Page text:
Mark Jackson defended the job he did as coach of the Golden State Warriors on Wednesday and invited his critics to put their names behind their words.
The third-year coach was fired Tuesday after helping the Warriors to a 51-31 regular-season record and a first-round playoff showing, where they lost to the Los Angeles Clippers in seven games.
"We did it without David Lee last year in the playoffs, and we were asked to do it this year without [Andrew] Bogut unfortunately," Jackson said in a radio interview with 95.7 The Game. "And up one [point] in a Game 7 on the road against a No. 3 seed with two of the top 10 players in the world, the Sixth Man of the Year Award winner and a future Hall of Fame coach -- I'd say we're proud of what we've done on the floor."
Jackson, though, had issues with how his tenure ended. Reports surfaced Tuesday afternoon that he would be fired before the Warriors confirmed the news in a release.
"The unfortunate thing is I go in an office with an owner and a general manager, just us three, and while in our office it's tweeted out that I'm in a meeting and I'm about to be fired. That's not how you conduct business," he said in the radio interview. "And if that's how business relationships are supposed to be done, well then they're 100 percent right, I did not conduct business the right way if that's the right way. And that's unfortunate."
Jackson did not agree that his public religiosity was an issue, contending that the Warriors used it for positive PR.
"I think it's unfortunate because if it was true, you don't encourage media to come do a piece on my church, on my ministry, the work on my faith," he said in the interview. "Don't do it when it's convenient and you're searching for something. I never went around beating people in the head with a Bible."
The Warriors preferred that Jackson live in the Bay Area, but he maintained his residence near his church in Los Angeles.
"When they hired me they knew I wasn't living here," he told 95.7 The Game. "It wasn't part of the job description. It wasn't a demand, and [Warriors owner] Joe Lacob said even yesterday, if he had to go back he probably would say that or he definitely would say that. That's fine. We can't go back to three years ago. And maybe I don't take the job if that's part of the description. But Doc Rivers coached in Boston living in Orlando. The coaches that I played for lived other places.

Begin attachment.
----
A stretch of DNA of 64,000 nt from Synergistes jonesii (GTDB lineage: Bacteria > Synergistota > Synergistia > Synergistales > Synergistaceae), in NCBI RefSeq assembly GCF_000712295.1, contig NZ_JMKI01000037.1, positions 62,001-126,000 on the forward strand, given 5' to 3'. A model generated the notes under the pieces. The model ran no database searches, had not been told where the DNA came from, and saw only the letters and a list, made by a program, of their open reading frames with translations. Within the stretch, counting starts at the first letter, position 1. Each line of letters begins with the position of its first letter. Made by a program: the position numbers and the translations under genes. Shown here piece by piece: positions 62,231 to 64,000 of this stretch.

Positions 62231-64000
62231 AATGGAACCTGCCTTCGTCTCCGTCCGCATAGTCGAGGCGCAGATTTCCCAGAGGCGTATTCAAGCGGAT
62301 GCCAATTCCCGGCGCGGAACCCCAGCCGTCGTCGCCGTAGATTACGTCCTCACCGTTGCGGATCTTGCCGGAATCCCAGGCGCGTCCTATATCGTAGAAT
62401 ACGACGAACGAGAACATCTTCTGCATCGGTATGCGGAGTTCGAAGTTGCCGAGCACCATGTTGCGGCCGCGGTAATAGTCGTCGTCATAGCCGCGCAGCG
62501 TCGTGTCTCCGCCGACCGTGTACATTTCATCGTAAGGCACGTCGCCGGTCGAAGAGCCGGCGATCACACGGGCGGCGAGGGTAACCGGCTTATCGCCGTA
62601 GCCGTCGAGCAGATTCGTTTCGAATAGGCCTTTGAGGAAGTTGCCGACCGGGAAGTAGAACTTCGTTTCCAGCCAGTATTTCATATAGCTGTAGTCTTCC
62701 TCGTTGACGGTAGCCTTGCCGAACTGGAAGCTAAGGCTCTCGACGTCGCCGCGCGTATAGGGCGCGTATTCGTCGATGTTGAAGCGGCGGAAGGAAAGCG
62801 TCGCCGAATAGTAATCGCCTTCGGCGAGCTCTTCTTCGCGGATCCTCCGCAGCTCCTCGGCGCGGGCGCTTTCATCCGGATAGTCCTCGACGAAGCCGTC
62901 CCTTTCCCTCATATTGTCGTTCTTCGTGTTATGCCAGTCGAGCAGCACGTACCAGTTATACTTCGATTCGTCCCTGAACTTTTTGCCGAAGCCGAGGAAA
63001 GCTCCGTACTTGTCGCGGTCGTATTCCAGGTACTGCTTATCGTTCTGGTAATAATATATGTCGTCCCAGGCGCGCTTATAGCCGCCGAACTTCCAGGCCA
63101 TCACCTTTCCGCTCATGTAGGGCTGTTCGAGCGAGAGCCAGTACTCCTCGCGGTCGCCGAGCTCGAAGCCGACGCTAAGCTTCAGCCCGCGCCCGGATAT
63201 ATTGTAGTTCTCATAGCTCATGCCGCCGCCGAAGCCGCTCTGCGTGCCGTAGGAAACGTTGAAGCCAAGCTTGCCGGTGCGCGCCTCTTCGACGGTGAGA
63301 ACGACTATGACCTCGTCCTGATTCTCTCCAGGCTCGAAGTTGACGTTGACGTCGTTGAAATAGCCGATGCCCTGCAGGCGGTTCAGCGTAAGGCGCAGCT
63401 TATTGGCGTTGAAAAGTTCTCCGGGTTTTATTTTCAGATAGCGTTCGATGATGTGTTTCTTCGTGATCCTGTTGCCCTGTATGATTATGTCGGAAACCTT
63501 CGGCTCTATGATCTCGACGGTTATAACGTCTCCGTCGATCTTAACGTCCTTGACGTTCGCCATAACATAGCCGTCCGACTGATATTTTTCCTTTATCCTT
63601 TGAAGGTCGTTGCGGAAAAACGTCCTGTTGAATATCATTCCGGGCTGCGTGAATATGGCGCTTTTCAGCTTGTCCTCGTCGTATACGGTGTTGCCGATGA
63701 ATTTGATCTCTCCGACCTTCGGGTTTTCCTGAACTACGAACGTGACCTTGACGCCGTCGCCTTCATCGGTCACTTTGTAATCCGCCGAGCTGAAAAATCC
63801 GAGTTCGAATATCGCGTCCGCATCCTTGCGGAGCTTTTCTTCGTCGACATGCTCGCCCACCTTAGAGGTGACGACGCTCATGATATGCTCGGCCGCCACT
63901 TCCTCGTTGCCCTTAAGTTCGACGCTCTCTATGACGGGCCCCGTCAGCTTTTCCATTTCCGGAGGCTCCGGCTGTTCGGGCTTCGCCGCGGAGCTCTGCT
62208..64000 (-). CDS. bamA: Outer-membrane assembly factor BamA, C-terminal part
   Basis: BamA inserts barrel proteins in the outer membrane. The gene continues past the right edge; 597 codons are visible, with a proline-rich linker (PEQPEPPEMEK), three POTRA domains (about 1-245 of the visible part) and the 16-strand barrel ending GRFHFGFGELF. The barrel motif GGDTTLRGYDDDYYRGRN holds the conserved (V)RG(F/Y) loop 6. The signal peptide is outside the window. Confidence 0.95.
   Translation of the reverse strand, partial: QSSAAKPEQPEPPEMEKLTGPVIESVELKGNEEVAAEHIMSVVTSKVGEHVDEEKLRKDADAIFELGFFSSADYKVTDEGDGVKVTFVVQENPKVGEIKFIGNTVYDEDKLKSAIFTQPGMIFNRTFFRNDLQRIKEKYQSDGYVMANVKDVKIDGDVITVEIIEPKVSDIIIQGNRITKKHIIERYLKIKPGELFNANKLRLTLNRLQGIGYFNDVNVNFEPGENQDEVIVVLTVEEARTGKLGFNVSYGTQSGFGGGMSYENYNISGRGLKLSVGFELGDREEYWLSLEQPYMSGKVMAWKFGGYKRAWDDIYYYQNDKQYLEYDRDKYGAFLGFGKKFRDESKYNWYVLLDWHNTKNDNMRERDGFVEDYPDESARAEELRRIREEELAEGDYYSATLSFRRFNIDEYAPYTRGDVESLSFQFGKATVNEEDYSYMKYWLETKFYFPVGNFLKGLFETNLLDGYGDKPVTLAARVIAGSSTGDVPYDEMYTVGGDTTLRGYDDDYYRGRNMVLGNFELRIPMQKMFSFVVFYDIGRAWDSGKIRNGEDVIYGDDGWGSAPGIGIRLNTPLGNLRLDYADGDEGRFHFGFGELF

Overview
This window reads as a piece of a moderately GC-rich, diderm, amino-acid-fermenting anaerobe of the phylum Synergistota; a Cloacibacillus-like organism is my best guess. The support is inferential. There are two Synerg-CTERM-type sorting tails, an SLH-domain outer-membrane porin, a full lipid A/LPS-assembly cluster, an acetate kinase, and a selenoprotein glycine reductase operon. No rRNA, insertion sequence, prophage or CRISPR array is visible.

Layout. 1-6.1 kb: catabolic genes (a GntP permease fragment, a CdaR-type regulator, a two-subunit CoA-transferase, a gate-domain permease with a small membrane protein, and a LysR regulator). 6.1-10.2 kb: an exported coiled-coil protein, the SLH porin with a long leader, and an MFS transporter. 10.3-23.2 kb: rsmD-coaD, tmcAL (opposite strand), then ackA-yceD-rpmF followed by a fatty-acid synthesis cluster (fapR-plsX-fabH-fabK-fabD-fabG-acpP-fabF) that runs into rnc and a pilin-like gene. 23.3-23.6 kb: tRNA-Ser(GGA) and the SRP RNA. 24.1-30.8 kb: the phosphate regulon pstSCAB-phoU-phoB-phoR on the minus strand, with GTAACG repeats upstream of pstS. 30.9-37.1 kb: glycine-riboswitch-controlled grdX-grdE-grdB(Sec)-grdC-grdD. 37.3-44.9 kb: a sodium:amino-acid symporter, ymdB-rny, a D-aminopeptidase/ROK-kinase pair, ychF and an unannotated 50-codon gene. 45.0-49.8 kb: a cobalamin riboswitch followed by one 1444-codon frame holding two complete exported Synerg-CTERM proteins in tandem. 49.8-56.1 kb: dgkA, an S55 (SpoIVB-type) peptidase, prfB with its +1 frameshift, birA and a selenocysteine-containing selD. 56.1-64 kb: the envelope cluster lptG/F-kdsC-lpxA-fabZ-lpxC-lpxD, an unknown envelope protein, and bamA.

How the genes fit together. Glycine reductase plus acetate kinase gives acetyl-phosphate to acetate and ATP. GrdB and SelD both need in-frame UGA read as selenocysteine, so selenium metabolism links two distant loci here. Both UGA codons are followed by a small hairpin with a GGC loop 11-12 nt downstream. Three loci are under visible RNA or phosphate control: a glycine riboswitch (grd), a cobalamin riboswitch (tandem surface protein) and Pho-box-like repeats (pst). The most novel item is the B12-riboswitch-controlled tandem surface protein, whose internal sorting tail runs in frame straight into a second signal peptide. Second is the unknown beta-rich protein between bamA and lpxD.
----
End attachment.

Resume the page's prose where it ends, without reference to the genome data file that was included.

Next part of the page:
"I'm one of the first ones in the office, and I'm one of the last ones to leave, if not the last. So don't look for excuses. Just say it didn't work. Just say it didn't work and let's move on like grown folks. Because there's nothing that you said to do from day one that I did not do. And if you want me to live here, well, buy my house in L.A. and buy me a house here. Doesn't that make sense?"
According to a report in the San Jose Mercury News, Jackson had "zero relationship" with assistant general manager Kirk Lacob, who is the owner's son. Jackson, though, said he had no issues with the younger Lacob.
"I had no problem with Kirk," Jackson said in the radio interview. "Kirk is a guy who runs the Santa Cruz Warriors [of the the NBA Development League]. He's the assistant GM, and I had no problem with Kirk. Here's my question: If that's true, then make Kirk available and let Kirk talk about it, because as far as I know there was no issue."
Jackson did say he regretted his handling of two assistants at the end of the regular season. The Warriors reassigned Brian Scalabrine to the D-League on March 25 because of what Jackson called a "difference in philosophies." Then the Warriors fired Darren Erman on April 5 for reportedly recording conversations during coaches' meetings and discussions between coaches and players without their knowledge.
"I probably would've addressed, definitely would've addressed one of them six weeks earlier," Jackson told 95.7 The Game. "Handling it later, even though it was handled, it could have been checked a little bit earlier. That's not wrong on my part.
"And unfortunately the second issue is well documented now. Disappointing ... but when you create an environment that seeks something like that or creates something like that, it's unfortunate. And I can't say as far as what has been documented, relationships and all that, because for the life of me I can't figure it out. I'd like them to identify who it is that I have a problem with and friction with. Come on out and talk. Come on out and say that I treated you wrong, I treated you bad.
"At the end of the day, I'm a guy that stays in my own lane. And I believe that I have a boss to speak to, and my boss was Bob Myers. And anybody else could talk to me, but that was my boss, and I wasn't going to go dancing around attempting to undermine him or have relationships. That wouldn't be fair to him, and that's the way that I was raised. And unfortunately when you do that, you create an environment where two assistant coaches wind up being let go."
Information from The Associated Press was used in this report.